DENVER (KDVR) — Gov. Polis announced the Safer at Home Executive Order, which is meant to provide a more sustainable way of living while slowing the spread of the virus and allowing more Coloradans to return to work.
The order goes into effect April 27 and is tentatively set to expire 30 days from April 27.
“Together, Coloradans have been effective in leveling and flattening the curve, but life will remain much more dangerous than usual these next few months and we should all wear masks when in public. Safer at Home is by no means a free-for-all. My administration has acted boldly in the face of this pandemic and is focused on ensuring our state can endure on the trail ahead. We all have a personal responsibility to slow the spread of the virus and must find a way of living that is psychologically and economically sustainable for Coloradans,” said Gov. Polis.
Polis says Coloradans should continue staying home as much as possible, and the order directs vulnerable populations, including seniors, to continue staying home, only leaving when absolutely necessary.
Changes happening during Safer at Home will be phased in, with different changes going into effect April 27, May 1 and May 4.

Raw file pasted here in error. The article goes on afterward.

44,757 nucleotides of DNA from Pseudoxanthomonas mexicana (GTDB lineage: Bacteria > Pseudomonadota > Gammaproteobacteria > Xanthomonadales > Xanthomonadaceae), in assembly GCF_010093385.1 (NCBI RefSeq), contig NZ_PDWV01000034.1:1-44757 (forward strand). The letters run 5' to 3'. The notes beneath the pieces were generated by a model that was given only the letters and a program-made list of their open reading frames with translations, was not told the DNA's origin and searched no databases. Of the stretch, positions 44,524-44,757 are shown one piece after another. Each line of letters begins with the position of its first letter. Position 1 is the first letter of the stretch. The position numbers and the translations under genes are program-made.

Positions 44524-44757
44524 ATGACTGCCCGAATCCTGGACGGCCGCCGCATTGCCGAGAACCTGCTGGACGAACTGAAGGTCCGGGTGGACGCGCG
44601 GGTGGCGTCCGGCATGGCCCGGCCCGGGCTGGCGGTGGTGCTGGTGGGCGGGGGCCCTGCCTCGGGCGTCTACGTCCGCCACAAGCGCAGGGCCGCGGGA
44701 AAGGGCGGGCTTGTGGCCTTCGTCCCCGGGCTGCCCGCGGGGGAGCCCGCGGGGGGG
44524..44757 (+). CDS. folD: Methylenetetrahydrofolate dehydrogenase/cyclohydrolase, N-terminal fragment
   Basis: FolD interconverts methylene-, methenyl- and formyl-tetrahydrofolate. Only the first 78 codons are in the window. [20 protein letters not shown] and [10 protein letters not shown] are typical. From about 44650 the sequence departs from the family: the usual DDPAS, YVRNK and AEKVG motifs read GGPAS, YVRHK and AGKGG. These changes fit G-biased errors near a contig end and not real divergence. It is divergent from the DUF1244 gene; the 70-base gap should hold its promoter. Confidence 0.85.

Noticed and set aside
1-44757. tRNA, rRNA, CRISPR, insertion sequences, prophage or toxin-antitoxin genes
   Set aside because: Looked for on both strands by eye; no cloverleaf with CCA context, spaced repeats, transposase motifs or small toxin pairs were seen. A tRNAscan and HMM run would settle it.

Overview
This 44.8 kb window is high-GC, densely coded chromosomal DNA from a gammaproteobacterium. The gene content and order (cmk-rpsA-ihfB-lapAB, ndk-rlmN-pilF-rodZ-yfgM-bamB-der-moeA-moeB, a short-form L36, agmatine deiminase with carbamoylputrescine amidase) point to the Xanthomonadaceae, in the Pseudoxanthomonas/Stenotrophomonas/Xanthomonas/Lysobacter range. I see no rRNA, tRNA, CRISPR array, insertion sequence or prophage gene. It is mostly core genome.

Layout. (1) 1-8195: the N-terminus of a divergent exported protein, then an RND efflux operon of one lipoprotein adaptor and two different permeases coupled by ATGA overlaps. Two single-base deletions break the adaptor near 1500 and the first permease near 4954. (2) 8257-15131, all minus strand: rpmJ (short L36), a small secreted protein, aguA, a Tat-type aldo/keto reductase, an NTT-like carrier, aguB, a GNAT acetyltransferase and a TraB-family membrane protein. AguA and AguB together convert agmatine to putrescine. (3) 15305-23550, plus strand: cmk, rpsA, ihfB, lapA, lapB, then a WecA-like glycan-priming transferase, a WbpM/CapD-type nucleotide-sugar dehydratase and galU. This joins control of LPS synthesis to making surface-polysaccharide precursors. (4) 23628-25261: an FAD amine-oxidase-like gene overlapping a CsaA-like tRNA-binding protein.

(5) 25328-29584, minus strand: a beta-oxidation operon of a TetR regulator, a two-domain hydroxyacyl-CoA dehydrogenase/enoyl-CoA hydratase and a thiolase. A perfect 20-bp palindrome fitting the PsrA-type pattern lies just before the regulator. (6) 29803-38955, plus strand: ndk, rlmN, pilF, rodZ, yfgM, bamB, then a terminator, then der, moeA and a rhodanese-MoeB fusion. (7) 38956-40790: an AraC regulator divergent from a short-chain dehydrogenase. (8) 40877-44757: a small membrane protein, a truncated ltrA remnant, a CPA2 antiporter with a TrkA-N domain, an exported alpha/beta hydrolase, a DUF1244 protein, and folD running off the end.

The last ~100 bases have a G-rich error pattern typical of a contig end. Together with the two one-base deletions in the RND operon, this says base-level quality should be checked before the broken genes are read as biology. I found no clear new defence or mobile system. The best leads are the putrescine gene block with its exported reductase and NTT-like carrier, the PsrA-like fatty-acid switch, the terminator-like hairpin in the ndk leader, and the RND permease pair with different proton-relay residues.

Monday, April 27
- Retail businesses can open for curbside delivery.
- Real estate home showings can resume.
- Voluntary or elective medical, dental, and veterinary surgeries and procedures may resume if facilities are following required safety protocols.
Friday, May 1
- Retail businesses can phase-in a public opening if they are implementing best practices.
- Personal services can open if they are implementing best practices.
Monday, May 4
- Offices can reopen at 50 percent reduced in-person staffing capacity, if best practices are being implemented to protect the health and safety of employees.
- Businesses are encouraged to allow employees to continue telecommuting at higher levels if possible.
- Child care facilities can also expand or reopen if they are following Safer at Home requirements.
The ‘Safer at Home’ order outlines the options local governments have when it comes to slowing the spread of the virus and protecting their communities. They can also go further than the state by adding additional protective measures or extending stay-at-home orders.
In order for local governments to relax guidelines more than the state, they will need to demonstrate proof of 14 consecutive days of decline of infection of COVID-19 in the county.
Additionally, they will have to submit an application to the CDPHE that includes a written COVID-19 suppression plan approved by the appropriate local public health authority, all hospitals within the jurisdiction and elected leadership.